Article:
They must have overlooked a success principle somewhere.

  4. So this guy is a fixer. He wants to give people something, some way to climb out of a hole that they are in. Maybe he is just writing some ideas, good and bad, because he has to – this is his day job after all. And some people like to be around fixers.

    Was Jesus a fixer? Didn’t he always have an answer? Yes, “Jesus IS the answer” but didn’t he fix peoples problems? Isn’t this what got him a following?

    • 1. It’s not his job, if he’s a pastor.
      2. No Jesus was not a fixer.
      3. No he did not always give “answers” especially to things like “discouragement”
      4. No he did not come to fix people’s problems.

      If that is your reading of the Gospels, then we have a serious disagreement here.

      • I’m going to push back on #4: sometimes HE did…the problem comes when we make what occaisionally happened a template for what GOD always wants to do. I THINK what you are saying is that there is no such template.

        I would add that even when HE did fix a problem , HIS larger purpose was to use that to point to HIMSELF as Messiah, NOT to guarantee a life of “fixed problems” to HIS future disciples: see Dumb Ox’s posts above.

        • He also never “fixed” people by giving them a formula to follow. He called them to receive his life and follow him.

          • Soooooo……. that muddy paste I’ve been smearing in my friends eyes……?????

            OH….gotcha.
            kidding aside, I couldn’t agree more; BOO formulas.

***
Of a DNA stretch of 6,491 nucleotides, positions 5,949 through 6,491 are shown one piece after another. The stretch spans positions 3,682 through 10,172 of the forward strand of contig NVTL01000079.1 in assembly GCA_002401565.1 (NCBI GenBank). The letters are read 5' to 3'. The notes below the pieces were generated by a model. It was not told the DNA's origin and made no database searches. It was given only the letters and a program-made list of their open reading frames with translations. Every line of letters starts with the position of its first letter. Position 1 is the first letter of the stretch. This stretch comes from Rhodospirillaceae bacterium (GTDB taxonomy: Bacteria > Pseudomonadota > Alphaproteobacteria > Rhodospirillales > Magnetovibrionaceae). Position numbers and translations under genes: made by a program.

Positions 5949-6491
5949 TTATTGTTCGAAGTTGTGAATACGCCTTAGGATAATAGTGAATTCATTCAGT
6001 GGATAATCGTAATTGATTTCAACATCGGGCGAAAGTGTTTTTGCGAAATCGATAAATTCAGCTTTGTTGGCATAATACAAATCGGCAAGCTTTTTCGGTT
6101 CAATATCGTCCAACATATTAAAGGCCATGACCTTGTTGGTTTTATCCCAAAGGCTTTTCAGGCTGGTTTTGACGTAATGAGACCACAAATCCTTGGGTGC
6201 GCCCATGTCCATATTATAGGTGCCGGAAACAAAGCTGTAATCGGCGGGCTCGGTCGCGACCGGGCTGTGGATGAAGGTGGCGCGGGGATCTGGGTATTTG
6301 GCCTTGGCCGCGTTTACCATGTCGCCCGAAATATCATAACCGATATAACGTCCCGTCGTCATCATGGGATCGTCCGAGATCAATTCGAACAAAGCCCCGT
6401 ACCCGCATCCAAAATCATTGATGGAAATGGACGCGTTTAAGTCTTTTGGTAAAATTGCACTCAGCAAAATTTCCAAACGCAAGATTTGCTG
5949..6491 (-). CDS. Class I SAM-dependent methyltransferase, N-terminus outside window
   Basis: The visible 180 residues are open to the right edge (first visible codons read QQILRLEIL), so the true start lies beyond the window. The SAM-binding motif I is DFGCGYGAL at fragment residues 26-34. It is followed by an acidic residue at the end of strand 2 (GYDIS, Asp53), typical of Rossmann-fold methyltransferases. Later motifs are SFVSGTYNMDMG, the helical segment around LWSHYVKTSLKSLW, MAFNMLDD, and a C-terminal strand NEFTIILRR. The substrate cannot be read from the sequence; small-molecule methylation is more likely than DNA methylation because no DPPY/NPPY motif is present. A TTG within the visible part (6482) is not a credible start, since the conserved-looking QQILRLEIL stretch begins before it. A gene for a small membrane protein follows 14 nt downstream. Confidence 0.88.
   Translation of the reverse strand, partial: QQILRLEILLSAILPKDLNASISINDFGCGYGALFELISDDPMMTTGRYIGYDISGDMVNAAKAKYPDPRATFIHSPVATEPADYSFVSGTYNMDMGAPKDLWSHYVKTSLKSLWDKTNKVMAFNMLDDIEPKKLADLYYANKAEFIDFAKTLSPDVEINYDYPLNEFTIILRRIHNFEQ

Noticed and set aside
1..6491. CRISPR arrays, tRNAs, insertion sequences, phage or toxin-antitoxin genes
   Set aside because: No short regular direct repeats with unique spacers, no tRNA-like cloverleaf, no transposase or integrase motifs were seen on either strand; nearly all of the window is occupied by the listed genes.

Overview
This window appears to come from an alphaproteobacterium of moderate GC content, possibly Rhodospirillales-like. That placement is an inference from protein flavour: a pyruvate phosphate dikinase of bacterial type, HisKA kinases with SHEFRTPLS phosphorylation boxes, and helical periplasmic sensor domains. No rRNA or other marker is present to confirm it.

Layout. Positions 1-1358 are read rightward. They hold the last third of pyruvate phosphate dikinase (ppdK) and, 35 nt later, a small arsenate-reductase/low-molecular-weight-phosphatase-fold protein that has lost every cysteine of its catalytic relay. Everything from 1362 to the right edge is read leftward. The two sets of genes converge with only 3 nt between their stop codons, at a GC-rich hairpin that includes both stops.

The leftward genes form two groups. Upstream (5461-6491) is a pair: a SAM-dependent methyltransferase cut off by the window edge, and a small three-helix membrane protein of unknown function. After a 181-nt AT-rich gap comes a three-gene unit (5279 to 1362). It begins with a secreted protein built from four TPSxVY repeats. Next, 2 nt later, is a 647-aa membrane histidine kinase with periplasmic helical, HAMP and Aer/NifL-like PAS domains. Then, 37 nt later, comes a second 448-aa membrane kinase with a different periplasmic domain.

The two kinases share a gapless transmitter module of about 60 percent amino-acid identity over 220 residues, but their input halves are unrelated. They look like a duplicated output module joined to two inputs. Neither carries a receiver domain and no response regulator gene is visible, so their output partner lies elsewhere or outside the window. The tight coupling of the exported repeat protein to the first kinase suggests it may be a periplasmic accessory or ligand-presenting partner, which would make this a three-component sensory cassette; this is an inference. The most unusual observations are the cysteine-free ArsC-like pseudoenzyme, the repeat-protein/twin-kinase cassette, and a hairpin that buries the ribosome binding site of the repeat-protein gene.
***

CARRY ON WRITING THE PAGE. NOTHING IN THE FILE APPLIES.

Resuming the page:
5. My rule of thumb: never trust ANY PERSON whose list of rules runs more than 9. God stopped at 10 — if you’re God, you’re allowed to match that; otherwise, stay below.

    (And yes, John Maxwell, I’m looking at you …)

    • But the longer the list, the easier it is to assign blame to the person if they aren’t helped by it.

      “Still discouraged? You glossed over step #32 didn’t you? DIDN’T YOU?”

  6. I began battling depression a few years ago and tried everything in the book to rid myself of this because I thought to be a Christian meant intense joy non stop and I never seem to quite have that. All of the advice which included praying more/ being rebaptized/ striving to obey God did not fix my problem. It made it worse. I soon began to question if I even believed in Christ’s claims of being God and the resurrection. Only when I began to hear the gospel did “any of my fears relieve.” It isn’t all better now but I stopped trying to find easy fixes for my suffering because I began to hear that that is EXACTLY where God meets us; in our suffering. Trying to avoid suffering well, doesn’t that make us gnostic or something? Maybe buddhist?

    • “It isn’t all better now but I stopped trying to find easy fixes for my suffering because I began to hear that that is EXACTLY where God meets us; in our suffering.”

      Spot on, Robin.

  7. Life is hard, yet many fundgelcials talk as if its easy. Life and faith is nothing but a formula. Remember high school algebra, with formuals such as FOIL (First Outer Inner Last) or A + B = C?

    Fundys take the same approach to God. No matter the issue…rearing children, having a happy marriage, overocming lust, how not to be gay, how to balance your budget, how to pray, how to have a quiet time, how not to be depressed, etc..

    Faith is nothing but formulas. Well that was one of the things I found to be discouraging. What do you do if you follow everything and things still don’t work out? Then what? Lie through your ass? I find the entire apporach to be laughable. AND then to make matters worse…the onus can be put BACK on the person.

    I heard things like this…

    “You need to try harder…”
    “Remember God is faithful…don’t give up!!”
    “Why do you doubt and where is the faith?”
    “If you have faith the size of a mustard seed…”